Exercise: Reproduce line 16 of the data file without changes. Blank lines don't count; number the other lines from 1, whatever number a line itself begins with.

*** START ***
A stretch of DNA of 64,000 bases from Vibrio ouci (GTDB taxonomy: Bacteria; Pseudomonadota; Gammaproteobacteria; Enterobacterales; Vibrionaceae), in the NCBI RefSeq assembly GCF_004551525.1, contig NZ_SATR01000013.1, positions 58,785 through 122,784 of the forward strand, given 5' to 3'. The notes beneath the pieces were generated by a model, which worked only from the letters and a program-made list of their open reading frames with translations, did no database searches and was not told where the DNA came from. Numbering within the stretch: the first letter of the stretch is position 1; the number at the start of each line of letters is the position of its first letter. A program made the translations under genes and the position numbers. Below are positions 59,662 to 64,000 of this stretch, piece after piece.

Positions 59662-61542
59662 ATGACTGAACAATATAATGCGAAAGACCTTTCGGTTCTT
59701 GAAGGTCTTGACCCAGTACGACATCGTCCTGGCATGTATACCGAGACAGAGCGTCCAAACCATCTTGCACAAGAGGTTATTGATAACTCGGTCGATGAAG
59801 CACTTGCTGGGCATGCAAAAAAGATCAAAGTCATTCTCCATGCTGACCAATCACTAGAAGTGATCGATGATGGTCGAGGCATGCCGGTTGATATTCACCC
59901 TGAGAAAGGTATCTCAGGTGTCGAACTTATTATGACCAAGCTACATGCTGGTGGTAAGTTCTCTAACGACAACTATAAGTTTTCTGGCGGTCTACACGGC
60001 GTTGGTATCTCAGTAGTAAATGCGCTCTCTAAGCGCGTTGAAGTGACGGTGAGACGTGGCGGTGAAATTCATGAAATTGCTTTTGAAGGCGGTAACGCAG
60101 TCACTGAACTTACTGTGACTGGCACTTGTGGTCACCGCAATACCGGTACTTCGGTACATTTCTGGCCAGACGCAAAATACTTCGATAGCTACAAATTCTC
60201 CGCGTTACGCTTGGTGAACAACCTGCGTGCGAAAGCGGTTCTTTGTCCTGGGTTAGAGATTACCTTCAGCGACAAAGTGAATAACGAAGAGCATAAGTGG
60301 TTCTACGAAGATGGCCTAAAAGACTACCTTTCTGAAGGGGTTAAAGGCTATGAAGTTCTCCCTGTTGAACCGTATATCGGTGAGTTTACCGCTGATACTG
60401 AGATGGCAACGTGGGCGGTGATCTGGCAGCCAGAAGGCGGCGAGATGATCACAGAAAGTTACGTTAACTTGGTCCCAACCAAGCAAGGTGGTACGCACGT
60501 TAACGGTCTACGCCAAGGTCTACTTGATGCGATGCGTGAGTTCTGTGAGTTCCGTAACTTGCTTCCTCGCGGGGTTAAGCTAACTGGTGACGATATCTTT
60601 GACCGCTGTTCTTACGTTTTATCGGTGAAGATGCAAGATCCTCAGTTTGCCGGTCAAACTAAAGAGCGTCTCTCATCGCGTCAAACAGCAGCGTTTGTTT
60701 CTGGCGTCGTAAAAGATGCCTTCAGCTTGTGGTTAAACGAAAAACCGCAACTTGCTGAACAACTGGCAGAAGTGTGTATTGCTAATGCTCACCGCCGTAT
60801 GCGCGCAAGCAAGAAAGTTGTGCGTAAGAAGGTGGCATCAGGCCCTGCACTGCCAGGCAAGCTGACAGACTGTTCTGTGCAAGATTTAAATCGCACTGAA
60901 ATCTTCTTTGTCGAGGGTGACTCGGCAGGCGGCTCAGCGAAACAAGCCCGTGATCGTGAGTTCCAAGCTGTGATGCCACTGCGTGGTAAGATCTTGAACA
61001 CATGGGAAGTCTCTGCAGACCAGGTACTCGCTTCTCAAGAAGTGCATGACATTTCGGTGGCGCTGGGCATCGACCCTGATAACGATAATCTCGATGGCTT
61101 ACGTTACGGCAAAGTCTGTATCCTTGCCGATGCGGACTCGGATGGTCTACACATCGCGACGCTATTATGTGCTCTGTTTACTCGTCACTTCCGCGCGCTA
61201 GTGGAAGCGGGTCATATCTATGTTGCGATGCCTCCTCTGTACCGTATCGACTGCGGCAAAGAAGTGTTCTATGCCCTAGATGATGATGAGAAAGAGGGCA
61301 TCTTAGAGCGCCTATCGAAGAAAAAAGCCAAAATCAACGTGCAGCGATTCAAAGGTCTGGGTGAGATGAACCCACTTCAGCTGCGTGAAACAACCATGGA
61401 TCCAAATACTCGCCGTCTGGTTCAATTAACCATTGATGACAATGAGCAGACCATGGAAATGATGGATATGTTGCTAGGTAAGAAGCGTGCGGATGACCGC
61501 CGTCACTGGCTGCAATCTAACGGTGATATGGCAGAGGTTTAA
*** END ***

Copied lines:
60901 ATCTTCTTTGTCGAGGGTGACTCGGCAGGCGGCTCAGCGAAACAAGCCCGTGATCGTGAGTTCCAAGCTGTGATGCCACTGCGTGGTAAGATCTTGAACA